What is the Samsung NZ64K5747BK?
Samsung’s range of induction hobs is nine models strong with the well-featured NZ64K5747BK hitting a price sweet-spot just over £400. While it doesn’t boast the brand’s innovative virtual flame feature, it does offer sleek looks and some handy cooking features for a 60cm hob.
A single Flex Zone plus two standard circular burners boast 15 levels of control and a Power Boost function for super-speedy heat-ups. While the Flex Zone is just two linked circular burners – so, in fact, not that flexible – this Samsung’s cooking performance and great features make it a superb value buy.
Samsung NZ64K5747BK – Design and Features
Sporting a frameless glass surface with a bevelled front edge, this mid-range induction hob from Samsung certainly looks the part. While the white outline markings for the single Flex Zone and two circular zones are a little bold for our taste, the same bold markings work well to highlight the extensive controls.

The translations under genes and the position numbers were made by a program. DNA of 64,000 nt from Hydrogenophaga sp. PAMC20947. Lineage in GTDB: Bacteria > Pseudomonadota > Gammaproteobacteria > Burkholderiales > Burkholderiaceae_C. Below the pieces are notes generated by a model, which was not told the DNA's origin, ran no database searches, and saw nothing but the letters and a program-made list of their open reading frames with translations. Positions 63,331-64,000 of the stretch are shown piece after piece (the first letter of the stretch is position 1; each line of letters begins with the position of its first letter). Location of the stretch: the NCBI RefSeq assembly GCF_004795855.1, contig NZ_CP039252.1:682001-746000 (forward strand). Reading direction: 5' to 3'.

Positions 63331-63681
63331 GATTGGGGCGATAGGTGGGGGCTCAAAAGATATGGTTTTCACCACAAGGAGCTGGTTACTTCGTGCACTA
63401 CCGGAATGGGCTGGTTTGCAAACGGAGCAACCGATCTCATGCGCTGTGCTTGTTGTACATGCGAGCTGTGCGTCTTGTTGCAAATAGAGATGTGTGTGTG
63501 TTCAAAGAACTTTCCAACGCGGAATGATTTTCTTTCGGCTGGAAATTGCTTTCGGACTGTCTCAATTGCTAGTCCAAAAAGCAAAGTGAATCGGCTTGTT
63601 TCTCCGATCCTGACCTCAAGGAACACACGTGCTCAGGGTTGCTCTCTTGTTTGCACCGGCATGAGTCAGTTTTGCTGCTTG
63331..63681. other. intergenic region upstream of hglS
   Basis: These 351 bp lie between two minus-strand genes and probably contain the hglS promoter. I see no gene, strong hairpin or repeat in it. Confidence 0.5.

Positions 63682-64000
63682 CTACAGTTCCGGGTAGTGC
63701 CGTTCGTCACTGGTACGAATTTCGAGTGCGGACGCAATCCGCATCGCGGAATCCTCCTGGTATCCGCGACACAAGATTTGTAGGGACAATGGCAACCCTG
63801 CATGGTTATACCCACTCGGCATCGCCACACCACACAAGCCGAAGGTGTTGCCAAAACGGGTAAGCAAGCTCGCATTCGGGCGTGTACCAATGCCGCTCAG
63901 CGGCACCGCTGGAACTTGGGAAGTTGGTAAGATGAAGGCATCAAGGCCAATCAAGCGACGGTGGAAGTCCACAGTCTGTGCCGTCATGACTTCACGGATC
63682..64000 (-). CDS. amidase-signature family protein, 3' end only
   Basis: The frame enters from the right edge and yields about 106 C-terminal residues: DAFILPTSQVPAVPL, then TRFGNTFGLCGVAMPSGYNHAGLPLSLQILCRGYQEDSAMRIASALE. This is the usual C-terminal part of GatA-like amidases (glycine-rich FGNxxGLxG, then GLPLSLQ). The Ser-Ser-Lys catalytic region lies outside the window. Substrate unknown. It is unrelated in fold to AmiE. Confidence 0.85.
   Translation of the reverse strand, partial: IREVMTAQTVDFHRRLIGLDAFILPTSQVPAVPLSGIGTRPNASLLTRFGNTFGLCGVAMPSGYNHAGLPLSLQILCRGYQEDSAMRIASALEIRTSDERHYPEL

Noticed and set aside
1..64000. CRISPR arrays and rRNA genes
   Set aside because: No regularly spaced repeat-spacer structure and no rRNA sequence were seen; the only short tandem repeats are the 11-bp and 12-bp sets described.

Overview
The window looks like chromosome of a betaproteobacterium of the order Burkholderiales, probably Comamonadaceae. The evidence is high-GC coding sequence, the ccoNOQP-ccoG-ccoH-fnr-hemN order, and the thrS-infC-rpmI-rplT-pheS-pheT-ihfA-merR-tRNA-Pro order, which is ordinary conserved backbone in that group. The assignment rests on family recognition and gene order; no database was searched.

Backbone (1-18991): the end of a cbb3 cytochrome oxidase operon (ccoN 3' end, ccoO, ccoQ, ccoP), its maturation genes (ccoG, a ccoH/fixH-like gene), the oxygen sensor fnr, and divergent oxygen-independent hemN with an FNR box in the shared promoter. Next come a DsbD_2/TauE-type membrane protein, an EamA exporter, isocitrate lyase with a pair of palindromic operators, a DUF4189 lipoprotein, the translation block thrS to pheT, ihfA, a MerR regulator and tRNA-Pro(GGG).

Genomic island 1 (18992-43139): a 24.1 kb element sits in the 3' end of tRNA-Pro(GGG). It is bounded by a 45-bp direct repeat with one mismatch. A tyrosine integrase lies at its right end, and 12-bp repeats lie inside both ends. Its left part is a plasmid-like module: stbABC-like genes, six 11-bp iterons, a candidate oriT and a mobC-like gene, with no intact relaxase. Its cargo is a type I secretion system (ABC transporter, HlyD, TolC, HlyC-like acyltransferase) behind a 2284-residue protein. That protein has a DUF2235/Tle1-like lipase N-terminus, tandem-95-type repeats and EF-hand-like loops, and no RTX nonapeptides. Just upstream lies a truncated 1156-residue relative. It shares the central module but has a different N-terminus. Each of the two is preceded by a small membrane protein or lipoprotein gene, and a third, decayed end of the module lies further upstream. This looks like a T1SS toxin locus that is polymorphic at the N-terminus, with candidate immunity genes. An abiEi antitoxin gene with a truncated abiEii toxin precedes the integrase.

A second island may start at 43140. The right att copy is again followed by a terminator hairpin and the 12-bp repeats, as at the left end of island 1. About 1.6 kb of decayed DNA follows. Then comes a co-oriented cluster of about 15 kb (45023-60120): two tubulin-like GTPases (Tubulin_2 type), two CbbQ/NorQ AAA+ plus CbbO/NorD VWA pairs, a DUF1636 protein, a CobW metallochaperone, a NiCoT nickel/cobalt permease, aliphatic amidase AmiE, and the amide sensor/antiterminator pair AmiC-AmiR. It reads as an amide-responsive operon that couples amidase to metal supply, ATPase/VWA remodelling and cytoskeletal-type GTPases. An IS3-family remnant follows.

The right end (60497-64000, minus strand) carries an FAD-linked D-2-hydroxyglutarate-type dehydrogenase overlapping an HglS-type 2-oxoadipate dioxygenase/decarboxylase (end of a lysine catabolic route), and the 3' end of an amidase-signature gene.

There’s certainly no shortage of control options, either. Each of the four main cooking areas have 15 power levels, providing greater control than the usual 9 levels, and are operated with a slick slider.
As standard, the power comes on at level 15 and you then slide back down to suit. That’s an unusual way of setting up the controls, but we found that it made a lot of sense. Chances are, you’ll be heating from cold and need full power when switching on a zone.
The two cooking areas to the right of the hob are traditional circular zones, with the lower of the two being a very good size indeed. Even with our large frying pan, this zone’s size ensured almost all the pan base was heated. To the left is what looks like a large single rectangular zone… but isn’t.